South Africa’s highest court has rejected Oscar Pistorius’s request to appeal against his 13-year jail term, ending the long legal battle over his killing of his girlfriend in 2013.
The former Paralympic athlete, 31, had asked the Constitutional Court to review the jail term, which was increased to 13 years in November.
But the court ruling released on Monday said that “the application for leave to appeal is dismissed” as it was not a constitutional matter.
The ruling was dated March 28.
Pistorius shot dead Reeva Steenkamp in the early hours of Valentine’s Day in 2013 when he fired four times through the locked door of his bedroom toilet, later saying that he thought she was an intruder.
He was originally convicted of culpable homicide — the equivalent of manslaughter — in 2014, but his conviction was upgraded to murder on appeal.
Pistorius also tried to take the murder conviction to the Constitutional Court, but it also refused to hear the matter.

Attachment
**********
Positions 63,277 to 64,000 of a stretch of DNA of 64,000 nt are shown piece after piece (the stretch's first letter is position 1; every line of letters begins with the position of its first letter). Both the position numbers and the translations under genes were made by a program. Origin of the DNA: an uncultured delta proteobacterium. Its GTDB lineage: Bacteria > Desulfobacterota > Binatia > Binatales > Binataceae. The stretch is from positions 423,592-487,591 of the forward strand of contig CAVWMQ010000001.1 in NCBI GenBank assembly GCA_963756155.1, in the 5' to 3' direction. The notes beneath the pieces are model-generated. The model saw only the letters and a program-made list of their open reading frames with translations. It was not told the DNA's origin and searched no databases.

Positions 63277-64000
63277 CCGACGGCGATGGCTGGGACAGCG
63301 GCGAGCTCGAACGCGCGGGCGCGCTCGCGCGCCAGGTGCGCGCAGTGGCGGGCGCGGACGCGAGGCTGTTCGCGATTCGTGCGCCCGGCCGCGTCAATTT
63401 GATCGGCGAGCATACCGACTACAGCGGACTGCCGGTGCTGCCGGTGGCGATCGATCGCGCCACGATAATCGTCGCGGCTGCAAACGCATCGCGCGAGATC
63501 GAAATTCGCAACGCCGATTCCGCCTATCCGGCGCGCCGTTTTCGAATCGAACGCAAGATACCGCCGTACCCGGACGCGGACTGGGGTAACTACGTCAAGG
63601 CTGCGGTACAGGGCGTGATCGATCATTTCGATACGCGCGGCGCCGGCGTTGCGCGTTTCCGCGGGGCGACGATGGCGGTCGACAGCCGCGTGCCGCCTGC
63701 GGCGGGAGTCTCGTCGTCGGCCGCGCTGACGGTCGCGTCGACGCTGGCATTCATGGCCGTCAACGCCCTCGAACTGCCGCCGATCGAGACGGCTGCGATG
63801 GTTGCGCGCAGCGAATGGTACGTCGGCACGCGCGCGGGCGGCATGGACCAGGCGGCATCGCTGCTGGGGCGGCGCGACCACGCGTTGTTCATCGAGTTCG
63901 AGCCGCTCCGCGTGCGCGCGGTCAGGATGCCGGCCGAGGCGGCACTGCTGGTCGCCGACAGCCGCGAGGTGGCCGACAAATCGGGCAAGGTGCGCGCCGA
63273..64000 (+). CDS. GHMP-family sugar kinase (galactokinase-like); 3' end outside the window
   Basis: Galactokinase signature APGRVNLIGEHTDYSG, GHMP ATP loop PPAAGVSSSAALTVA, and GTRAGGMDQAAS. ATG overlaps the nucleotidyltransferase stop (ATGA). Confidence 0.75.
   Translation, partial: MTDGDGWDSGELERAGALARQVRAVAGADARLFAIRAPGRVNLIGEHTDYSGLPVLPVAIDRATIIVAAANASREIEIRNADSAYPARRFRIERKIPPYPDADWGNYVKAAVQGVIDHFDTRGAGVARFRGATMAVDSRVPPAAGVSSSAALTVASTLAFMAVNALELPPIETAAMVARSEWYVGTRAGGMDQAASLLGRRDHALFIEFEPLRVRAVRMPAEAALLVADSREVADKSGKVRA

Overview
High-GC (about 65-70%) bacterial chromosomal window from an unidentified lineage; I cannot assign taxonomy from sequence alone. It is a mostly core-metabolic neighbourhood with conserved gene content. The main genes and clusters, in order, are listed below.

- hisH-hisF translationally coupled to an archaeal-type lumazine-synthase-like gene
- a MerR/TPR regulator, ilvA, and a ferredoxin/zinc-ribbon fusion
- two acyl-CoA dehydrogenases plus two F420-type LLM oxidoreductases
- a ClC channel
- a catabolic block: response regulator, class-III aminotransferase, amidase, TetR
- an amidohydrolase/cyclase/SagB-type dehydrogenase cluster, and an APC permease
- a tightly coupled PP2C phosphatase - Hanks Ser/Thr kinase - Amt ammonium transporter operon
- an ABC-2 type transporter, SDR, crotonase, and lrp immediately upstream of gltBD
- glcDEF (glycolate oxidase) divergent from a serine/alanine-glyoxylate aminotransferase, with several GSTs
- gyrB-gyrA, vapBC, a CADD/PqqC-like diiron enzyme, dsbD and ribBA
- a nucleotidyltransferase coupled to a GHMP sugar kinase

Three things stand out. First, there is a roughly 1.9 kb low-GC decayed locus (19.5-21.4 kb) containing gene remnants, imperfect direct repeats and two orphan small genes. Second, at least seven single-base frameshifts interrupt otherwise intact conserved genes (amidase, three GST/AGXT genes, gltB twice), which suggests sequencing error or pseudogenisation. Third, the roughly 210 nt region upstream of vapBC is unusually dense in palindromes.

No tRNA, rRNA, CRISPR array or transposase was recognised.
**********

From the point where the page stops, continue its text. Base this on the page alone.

His legal team and state prosecutors have fought through the courts over the length of his sentence.
“This is the end of the road. There are no other legal options available,” National Prosecuting Authority spokesman Luvuyo Mfaku told AFP, welcoming the ruling.
Tania Koen, the Steenkamp’s family lawyer, said that Reeva’s parents had “always had faith in the justice system” and had no further comment to make.
“June and Barry have been focussing their time and energy in the Reeva Rebecca Steenkamp Foundation which was established in her memory,” Koen said.
The year before he killed Steenkamp, Pistorius became the first double-amputee to race at the Olympics when he competed at the London 2012 games.
Previously a role model for disabled people worldwide, his trial generated international headlines.
In a television interview, he said he believed an intruder was in the house and “instant fear” drove him to grab his gun and walk on his stumps towards the bathroom before opening fire.
It is unclear when Pistorius, who is detained in prison outside the capital Pretoria, could be eligible for parole.